Most international money transfers work as follows: 

  • The sender (“the remitter”) instructs his or her bank to send funds overseas to someone (“the beneficiary”). This can be done at a branch or by internet banking. 
  • The remitting bank sends the funds to a bank it deals with in the destination country (“the correspondent bank”). If the beneficiary has an account at that bank, the funds are credited to his or her account and the transaction is complete. 
  • If the beneficiary’s accounts are at another bank, the funds are transferred again to that bank, at which point the transaction is complete. It is possible the funds will pass through two or more correspondent banks to get to the beneficiary’s bank. 

Completion time 

How long it takes to complete an international money transfer will depend on the country. Some countries have inefficient banking systems, which will delay payment processing. Ask your bank. Banks are expected to give an indication of when a transfer will normally be available to the recipient.


The remitting bank will charge you about $25, a fee that applies even if you use internet banking. Most correspondent and beneficiary banks will also exercise the right to charge fees for their services. Banks in New Zealand should warn you about these extra fees. As the remitter, you can choose to pay the remitting and correspondent banks' fees, or have them deducted from the beneficiary's funds. If you give no instructions eitherway, the beneficiary will bear the charges. The beneficiary’s bank may also charge the recipient fees.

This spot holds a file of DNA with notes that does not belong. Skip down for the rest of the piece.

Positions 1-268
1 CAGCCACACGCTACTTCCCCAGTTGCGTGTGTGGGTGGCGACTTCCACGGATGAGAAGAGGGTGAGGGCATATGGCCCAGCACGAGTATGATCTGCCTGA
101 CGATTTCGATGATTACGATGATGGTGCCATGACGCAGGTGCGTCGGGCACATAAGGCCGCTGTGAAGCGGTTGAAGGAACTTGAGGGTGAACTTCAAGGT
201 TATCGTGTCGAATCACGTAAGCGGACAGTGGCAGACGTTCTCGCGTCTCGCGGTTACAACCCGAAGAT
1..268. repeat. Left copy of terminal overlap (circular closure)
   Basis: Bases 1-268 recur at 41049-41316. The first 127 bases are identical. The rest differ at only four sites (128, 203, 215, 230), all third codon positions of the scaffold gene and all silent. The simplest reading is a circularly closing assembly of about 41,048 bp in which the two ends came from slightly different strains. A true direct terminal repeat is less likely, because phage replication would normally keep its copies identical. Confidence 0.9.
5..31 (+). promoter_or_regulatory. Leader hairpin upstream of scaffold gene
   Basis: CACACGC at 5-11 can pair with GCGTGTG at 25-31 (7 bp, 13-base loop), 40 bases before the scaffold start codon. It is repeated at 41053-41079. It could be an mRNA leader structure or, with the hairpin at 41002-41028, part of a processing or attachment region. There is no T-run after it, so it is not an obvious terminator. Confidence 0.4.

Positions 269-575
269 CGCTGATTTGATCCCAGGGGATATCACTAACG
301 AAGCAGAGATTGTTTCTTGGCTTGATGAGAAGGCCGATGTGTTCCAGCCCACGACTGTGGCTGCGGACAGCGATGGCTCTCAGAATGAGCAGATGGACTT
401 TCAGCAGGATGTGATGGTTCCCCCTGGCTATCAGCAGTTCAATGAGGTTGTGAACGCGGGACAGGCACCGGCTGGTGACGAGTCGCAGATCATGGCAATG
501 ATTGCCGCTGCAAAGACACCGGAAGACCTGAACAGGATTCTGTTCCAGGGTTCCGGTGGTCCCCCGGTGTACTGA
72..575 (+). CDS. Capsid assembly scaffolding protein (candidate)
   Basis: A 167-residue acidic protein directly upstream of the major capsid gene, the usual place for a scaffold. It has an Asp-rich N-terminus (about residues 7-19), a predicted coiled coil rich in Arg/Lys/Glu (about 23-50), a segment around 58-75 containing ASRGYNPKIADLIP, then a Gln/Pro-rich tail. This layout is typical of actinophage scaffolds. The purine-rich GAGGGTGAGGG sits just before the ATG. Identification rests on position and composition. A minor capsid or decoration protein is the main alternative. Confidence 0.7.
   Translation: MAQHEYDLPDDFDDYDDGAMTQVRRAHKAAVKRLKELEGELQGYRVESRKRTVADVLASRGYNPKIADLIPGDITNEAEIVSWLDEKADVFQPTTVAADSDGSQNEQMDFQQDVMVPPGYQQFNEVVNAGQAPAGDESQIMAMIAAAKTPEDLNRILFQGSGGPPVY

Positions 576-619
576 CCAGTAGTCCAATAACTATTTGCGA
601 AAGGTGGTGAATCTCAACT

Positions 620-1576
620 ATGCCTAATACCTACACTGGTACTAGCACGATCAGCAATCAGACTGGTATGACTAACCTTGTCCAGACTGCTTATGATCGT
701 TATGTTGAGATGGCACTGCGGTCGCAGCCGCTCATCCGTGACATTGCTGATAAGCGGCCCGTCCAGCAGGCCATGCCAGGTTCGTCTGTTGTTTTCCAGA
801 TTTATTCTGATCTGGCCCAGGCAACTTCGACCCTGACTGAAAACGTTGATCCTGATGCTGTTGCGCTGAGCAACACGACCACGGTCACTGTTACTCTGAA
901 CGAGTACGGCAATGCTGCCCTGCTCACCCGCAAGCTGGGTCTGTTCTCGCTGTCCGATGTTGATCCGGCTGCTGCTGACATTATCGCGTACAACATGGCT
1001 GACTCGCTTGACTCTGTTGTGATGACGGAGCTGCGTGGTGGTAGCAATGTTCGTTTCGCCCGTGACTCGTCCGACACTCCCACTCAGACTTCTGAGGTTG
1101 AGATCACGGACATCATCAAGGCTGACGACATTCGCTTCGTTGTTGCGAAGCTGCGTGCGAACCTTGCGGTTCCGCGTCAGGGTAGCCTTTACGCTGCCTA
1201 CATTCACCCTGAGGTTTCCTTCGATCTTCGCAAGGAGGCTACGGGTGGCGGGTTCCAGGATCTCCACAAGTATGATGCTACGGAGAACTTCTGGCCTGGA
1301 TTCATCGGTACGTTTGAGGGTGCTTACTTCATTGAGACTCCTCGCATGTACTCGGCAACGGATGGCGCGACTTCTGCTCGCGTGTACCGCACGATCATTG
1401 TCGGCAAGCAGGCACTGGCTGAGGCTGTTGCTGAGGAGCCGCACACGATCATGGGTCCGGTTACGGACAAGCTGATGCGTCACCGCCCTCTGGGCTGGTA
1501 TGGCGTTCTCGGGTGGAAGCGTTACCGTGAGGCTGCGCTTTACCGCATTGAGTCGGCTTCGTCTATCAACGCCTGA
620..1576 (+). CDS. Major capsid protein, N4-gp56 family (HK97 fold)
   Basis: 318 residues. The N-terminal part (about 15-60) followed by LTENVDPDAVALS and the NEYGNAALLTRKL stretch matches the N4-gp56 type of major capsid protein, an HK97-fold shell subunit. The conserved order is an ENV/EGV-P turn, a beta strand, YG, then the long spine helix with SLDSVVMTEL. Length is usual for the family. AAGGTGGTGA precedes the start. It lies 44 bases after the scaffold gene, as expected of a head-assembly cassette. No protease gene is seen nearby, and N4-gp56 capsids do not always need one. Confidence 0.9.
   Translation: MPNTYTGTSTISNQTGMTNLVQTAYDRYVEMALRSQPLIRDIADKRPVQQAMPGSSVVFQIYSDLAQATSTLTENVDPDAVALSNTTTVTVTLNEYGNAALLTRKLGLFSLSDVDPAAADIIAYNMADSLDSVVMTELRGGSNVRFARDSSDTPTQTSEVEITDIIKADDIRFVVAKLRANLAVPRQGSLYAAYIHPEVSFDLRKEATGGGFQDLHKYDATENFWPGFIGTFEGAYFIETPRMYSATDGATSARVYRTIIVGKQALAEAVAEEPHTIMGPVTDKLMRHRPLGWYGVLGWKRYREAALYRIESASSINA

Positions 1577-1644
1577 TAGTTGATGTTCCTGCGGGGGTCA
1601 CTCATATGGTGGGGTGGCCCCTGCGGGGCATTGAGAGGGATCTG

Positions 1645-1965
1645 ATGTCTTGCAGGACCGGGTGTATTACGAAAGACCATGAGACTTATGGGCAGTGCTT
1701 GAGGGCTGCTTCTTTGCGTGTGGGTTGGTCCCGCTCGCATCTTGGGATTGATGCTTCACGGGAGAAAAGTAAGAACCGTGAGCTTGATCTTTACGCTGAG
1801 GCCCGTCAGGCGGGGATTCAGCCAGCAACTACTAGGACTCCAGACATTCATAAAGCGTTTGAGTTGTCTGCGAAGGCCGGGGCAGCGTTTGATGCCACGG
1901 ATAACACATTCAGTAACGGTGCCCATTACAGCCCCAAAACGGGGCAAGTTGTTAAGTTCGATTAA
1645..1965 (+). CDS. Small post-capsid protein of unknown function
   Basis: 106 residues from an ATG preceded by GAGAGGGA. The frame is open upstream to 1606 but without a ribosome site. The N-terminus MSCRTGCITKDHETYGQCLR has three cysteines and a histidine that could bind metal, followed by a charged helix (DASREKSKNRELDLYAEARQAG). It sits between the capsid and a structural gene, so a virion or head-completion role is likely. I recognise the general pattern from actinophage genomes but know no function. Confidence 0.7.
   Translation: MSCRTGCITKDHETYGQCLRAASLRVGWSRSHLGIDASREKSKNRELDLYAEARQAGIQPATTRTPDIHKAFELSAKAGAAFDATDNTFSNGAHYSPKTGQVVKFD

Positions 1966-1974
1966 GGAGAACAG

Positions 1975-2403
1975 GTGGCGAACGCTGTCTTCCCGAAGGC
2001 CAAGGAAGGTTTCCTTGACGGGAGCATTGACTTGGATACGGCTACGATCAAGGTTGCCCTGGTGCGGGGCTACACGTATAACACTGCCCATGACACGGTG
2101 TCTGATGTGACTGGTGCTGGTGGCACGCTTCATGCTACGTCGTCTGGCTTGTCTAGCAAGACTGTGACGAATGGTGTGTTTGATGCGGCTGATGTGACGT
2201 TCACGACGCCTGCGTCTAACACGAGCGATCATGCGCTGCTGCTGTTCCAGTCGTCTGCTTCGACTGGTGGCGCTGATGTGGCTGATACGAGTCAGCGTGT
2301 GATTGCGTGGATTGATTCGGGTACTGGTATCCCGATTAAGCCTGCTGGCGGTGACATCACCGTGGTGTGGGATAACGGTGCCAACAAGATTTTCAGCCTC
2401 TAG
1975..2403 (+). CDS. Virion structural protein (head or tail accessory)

If something goes wrong 

If the funds don't arrive by the expected time, you can ask your bank to find out why. This may involve some cost. The terms and conditions of international money transfers will generally disclaim any responsibility by the bank for delays, but banks still need to exercise due care and skill when providing the service. 

New Zealand banks have only limited responsibility for a transfer once the funds have left the country. Their responsibility ends once the payment has left the correspondent bank. 

If you've gone to your bank for help and are dissatisfied with the response, you can contact us about making a complaint. You should be aware, however, that we can investigate complaints only about New Zealand banks and their agents. 

Some complainants who come to us about international money transfers are victims of fraud. See our Quick Guide on scams

Remitting banks may ask extra questions of customers as part of their anti-money laundering obligations. See our Quick Guide on money laundering for details

International money transfer times will depend on the country. Some countries have inefficient banking systems, which can cause delays.

Square guy

Updated January 2024